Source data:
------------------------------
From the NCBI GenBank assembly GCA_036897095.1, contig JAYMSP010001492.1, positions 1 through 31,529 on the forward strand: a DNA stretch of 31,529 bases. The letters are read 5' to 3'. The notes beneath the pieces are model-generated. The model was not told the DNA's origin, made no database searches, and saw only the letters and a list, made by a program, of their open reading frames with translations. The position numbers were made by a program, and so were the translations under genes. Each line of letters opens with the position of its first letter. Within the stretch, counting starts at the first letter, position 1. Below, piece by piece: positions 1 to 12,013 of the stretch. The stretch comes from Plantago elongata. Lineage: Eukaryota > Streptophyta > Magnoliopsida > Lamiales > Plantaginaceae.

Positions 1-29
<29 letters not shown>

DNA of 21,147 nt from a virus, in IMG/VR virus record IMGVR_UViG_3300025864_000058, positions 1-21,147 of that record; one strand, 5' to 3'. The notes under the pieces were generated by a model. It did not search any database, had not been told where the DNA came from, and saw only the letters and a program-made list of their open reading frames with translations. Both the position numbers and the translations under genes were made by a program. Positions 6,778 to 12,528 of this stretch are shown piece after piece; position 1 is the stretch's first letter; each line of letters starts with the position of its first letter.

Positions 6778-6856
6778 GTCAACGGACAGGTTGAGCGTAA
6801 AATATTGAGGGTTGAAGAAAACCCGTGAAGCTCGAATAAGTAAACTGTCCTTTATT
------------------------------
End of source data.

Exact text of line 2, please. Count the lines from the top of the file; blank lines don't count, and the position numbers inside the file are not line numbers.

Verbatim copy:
Positions 1-29